Although many banks did perform poorly, government behavior also contributed to and prolonged the crisis. The Federal Reserve kept interest rates artificially low in the years leading up to the crisis. Fannie Mae and Freddie Mac, two quasi-government institutions, used strong backing from influential members of Congress to encourage irresponsible mortgages that required little down payment, as well as low interest rates for households with poor credit and low and erratic incomes. Regulators who could have reined in banks instead became cheerleaders for the banks.
This recession might well have been a deep one even with good government policies, but 'government failure' added greatly to its length and severity, including its continuation to the present. In the U.S., these government actions include an almost $1 trillion in federal spending that was supposed to stimulate the economy. Leading government economists, backed up by essentially no evidence, argued that this spending would stimulate the economy by enough to reduce unemployment rates to under 8%.
Such predictions have been so far off the mark as to be embarrassing.
' 'Basically an Optimist'--Still,' a Wall Street Journal Weekend Interview, March 27, 2010:
'But when Milton [Friedman] was starting out,' [Becker] continues, 'people really believed a state-run economy was the most efficient way of promoting growth. Today nobody believes that, except maybe in North Korea. You go to China, India, Brazil, Argentina, Mexico, even Western Europe. Most of the economists under 50 have a free-market orientation. Now, there are differences of emphasis and opinion among them. But they're oriented toward the markets. That's a very, very important intellectual victory. Will this victory have an effect on policy? Yes. It already has. And in years to come, I believe it will have an even greater impact.'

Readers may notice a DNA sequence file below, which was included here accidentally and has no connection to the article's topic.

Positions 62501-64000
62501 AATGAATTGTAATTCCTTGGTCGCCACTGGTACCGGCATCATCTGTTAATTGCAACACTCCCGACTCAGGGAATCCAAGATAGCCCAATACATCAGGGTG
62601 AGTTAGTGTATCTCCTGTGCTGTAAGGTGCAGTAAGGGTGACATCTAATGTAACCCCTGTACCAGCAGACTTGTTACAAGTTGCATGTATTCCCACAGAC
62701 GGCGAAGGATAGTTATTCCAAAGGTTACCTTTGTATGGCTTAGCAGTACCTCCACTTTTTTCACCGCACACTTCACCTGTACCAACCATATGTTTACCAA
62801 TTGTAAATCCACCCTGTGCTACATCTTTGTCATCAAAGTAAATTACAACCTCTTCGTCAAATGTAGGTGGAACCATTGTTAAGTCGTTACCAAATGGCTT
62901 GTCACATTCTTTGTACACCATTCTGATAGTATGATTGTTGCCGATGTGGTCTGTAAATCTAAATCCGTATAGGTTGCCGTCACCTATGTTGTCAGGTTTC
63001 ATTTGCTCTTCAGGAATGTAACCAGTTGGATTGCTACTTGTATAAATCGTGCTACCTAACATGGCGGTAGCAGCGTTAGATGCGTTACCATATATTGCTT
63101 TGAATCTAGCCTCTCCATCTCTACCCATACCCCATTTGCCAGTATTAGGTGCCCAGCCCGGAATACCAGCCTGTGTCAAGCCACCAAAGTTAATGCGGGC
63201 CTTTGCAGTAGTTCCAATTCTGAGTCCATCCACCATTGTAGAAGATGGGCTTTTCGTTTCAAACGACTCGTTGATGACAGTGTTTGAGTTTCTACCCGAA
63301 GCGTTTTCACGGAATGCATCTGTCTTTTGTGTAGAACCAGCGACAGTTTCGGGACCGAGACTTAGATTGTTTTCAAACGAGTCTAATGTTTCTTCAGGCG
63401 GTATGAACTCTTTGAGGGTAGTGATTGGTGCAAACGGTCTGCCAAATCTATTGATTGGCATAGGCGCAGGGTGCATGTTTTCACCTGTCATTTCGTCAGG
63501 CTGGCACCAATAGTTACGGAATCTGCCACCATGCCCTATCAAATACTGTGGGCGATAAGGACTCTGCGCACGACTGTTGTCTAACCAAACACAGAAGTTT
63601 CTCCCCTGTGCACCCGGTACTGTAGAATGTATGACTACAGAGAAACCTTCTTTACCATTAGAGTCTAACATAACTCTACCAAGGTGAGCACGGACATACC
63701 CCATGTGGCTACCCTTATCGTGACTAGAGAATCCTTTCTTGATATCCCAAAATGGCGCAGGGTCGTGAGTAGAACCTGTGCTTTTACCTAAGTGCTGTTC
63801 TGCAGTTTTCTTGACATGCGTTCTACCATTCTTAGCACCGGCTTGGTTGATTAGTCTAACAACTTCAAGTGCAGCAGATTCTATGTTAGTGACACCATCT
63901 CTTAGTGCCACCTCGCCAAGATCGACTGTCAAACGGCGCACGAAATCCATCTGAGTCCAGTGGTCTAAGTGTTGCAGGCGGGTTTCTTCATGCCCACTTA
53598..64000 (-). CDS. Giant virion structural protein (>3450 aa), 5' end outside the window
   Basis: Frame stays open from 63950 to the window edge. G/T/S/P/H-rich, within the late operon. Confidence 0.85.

The sky outside his window has begun to darken. Mr. Becker stands, places some papers into his briefcase, then puts on a tweed jacket and cap. 'When I think of my children and grandchildren,' he says, 'yes, they'll have to fight. Liberty can't be had on the cheap. But it's not a hopeless fight. It's not a hopeless fight by any means. I remain basically an optimist.'
上周六，芝加哥大学经济学家、1992年诺贝尔经济学奖得主加里•S•贝克尔(Gary S. Becker)逝世，享年83岁。贝克尔生前笔耕不辍，以下是他为《华尔街日报》撰写的部分文章节选。
2001年10月29日发表的和凯文•M•墨菲(Kevin M. Murphy)共同撰写的《灰烬中升起的繁荣》(Prosperity Will Rise Out of the Ashes)：
Bloomberg News加里•S•贝克尔在19世纪，约翰•斯图尔特•穆勒(John Stuart Mill)对国家经历灾害和战争后经济的快速复苏做了解析。他认识到，只要这些国家保留了知识和技能，经济就能快速复苏，知识和技能是推动经济增长的主要引擎。美国在这两方面做得很好，这意味着，美国在经历了9/11恐怖袭击后，其中长期经济前景不太可能会像一些人担心的那样恶化。
2003年10月7日发表的和爱德华•P•拉齐尔(Edward P. Lazear)以及墨菲共同撰写的《减税的双重益处》(The Double Benefit of Tax Cuts)：
2005年11月30日发表的《美国应放开技术工人移民政策》(Give Us Your Skilled Masse)：
2011年9月2日发表的《大萧条和政府失灵》(The Great Recession and Government Failure)：
人们普遍将金融危机和大萧条的起源归因于“市场失灵”。“市场失灵”主要指不良贷款以及银行业为寻求增加利润所冒的过度风险。芝加哥经济学派(Chicago School of Economics)对市场竞争功效的分析不断受到媒体和学术界的攻击。作为一种经济组织形式的资本主义广受诟病，并被呼吁需要彻底改变。
虽然许多银行的表现的确很糟糕，但政府的行为也是导致危机爆发且持续较长时间的原因。在危机爆发前的几年里，美国联邦储备委员会一直人为将利率维持在较低水平。联邦国民抵押贷款协会(Fannie Mae, 房利美)和联邦住房贷款抵押公司(Freddie Mac, 房地美)这两个准政府机构利用国会成员的有力支持鼓励不负责任的抵押贷款行为，当时人们所需缴纳的首付款非常低；信用记录不良以及收入较低且来源不稳的家庭也享有低贷款利率政策。那些原本应该控制银行行为的监管机构反而鼓励银行这么做。
《华尔街日报周末版》(The Wall Street Journal Weekend) 2010年3月27日刊登的题为《根本上是一个乐观主义者》(Basically an Optimist)的专访：